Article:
Here is a
list of all of the query operators that can be used when
doing a search
The asterisk, *, is the most commonly used operator
and can be used anywhere in Gopher. Examples:
Need everyone in a particular area code? Typing 310* in
Home Phone will find all records with a home phone
number in the 310 area code.
2) Unsure of a name
spelling? Typing Sm* in Last Name will
find all records with the last name starting ‘Sm’
(i.e. Smith, Smiley, Small),
3) Need to find
someone with a keyword? Typing *TAX* in the
Keywords box will find all records with a keyword of TAX
(typing just TAX in the keywords box will show those
records with ONLY the word TAX as a keyword). If you
double click in the keyword field to bring up your
keyword dictionary during a search, Gopher will
automatically put in the wildcards for you!
4) Need to
find more than one keyword? Typing *TAX*FINANCIAL* in the Keywords box will
find all records with the keyword TAX and the
5) Need to find only people
with an email address for that big mailing? Typing
* in any field (like the email field) by itself will
return only records where something exists in that
Range Query ‘[ ]’ and ‘:’
The Range query operators can be used to find a group of
records within a range. Examples:
1) Need to
find a range of names? Typing [A-C]* in Last Name will
find last names beginning A, B or C.
2) Need to
find a number or date range? Typing 25000:50000 in
the Salary field will find salaries from $25,000 thru $50,000.
Typing 01/01/09:12/31/09 in Record Date will
find profile records dated in 2009.
Null Value Query ‘=’
The = operator can be used to find all records that have an
empty value in a text field. Example:
to find all records without an email address?
in the Email field will find everyone with a blank email
address. This operator only applies to text fields.
Or Query ‘^’
If you would like to perform an ‘or’ query, use the
^ operator. Example:
1) Need to find someone
with either one keyword or another? Typing *JAVA^SQL* in Keywords
will find everyone with JAVA or SQL experience.
2) Need to fine everyone that is either in Virginia or
North Carolina? Typing VA^NC in the State field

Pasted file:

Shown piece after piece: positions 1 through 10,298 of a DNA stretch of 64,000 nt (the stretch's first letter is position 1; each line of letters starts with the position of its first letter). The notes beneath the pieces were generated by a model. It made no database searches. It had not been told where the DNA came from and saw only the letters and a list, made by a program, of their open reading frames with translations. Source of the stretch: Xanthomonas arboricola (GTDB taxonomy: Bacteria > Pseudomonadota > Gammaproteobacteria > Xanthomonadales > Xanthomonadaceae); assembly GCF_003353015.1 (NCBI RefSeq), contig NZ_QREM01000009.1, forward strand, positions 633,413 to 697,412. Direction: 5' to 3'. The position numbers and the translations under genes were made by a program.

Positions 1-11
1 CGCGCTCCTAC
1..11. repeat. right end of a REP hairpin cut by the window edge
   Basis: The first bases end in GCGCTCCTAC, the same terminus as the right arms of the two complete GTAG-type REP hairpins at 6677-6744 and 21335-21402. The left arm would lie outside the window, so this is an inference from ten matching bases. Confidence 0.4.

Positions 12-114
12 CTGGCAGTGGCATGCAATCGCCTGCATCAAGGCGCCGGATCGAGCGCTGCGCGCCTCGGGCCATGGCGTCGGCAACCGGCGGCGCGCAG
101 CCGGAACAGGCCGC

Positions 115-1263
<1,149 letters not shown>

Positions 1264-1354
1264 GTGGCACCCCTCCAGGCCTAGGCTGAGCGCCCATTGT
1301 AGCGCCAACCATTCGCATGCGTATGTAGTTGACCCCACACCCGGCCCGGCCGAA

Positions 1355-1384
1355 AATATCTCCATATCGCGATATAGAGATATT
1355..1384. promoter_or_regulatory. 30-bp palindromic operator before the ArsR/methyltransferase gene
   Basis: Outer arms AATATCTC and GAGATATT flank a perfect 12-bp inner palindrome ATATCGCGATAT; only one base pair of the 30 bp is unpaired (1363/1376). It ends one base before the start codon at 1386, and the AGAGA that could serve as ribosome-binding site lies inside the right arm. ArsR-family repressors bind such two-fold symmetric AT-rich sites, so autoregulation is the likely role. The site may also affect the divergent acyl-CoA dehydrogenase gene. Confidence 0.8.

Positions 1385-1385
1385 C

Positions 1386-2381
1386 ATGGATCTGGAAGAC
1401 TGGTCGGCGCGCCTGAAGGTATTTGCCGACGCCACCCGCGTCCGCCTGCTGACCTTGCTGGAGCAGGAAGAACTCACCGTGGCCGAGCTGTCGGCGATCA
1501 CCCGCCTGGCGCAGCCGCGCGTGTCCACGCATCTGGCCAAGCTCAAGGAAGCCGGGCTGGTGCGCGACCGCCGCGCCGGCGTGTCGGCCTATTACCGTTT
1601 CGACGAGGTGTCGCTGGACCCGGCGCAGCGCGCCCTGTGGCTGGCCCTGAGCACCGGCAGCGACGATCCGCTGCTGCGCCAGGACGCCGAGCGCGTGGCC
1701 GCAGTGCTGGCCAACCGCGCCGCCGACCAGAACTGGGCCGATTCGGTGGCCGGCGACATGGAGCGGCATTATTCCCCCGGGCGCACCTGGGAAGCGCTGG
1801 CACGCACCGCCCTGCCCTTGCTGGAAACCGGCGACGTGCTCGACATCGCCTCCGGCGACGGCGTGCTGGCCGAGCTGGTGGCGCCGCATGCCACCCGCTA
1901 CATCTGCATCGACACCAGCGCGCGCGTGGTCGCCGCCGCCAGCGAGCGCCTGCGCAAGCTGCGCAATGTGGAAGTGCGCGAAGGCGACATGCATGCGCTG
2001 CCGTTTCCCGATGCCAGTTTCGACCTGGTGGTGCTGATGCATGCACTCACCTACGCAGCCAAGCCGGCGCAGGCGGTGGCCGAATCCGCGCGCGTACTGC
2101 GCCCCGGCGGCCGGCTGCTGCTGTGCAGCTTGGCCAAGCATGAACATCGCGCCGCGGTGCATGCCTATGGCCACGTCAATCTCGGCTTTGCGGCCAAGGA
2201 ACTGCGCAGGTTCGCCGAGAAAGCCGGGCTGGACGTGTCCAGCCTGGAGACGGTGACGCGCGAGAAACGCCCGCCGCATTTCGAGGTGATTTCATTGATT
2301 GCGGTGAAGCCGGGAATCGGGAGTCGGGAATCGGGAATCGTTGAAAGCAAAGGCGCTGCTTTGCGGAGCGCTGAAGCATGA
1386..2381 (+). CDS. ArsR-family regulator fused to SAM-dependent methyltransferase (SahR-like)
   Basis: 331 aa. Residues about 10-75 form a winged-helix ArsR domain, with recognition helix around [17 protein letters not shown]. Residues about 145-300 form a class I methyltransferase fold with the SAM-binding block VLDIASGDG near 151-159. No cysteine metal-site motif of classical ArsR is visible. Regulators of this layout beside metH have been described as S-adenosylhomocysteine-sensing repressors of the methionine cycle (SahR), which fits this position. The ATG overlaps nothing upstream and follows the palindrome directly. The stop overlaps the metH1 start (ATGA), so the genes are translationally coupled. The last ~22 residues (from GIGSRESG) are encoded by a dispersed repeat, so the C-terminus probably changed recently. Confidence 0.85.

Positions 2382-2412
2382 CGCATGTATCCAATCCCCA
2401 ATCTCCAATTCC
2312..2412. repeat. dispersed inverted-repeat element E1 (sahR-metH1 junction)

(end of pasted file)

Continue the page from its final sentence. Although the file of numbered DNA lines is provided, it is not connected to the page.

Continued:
will find everyone with an address in either state.
Less Than, Greater Than,
Less Than or Equal to, Greater Than or Equal to ‘<, >,
For numeric fields, you can find any values based on any
of the following operators:
< Less Than
> Greater Than
<= Less Than/Equal To
>= Greater Than/Equal To
If you want to exclude a value from your search, use the
<> operator. Examples:
1) Need to find all
profiles except those with X as a status? Type <>X
in the status field.
2) Need to find all applicants
except those in California? Type <>CA in the state
Whole Word Only ‘* *’
If you would like to perform a search for a word
and you would like to include only entire words found,
use the wildcard and spaces around your search term like
this: * word * (there is a space before and after the
Need to find all resumes that
contain ER? If you did the search like this *ER*,
any time the characters 'er' are found together, they
will be in your results (e.g. brother, manager,
recruiter, owner). However, typing * ER * will
include only those resumes containing the entire word
Profile and Resume Search
When the Find button is clicked on the Profile tab,
the right keyword box changes to a box titled ‘AND
resume contains’. This enables you to perform a
combined search on both the Profile and Resume tabs.
For example, if you would like to find all Harvard
MBA’s with International Finance experience, you
could enter the criteria *INTERNATIONAL*FINANCE* in
the Profile keywords box, select MBA from the Education
codes on the Profile tab and type *Harvard* in the
‘AND resume contains’ box. Note: You can turn
the ‘AND resume contains’ search to an ‘OR resume
contains’ search by double clicking in the box.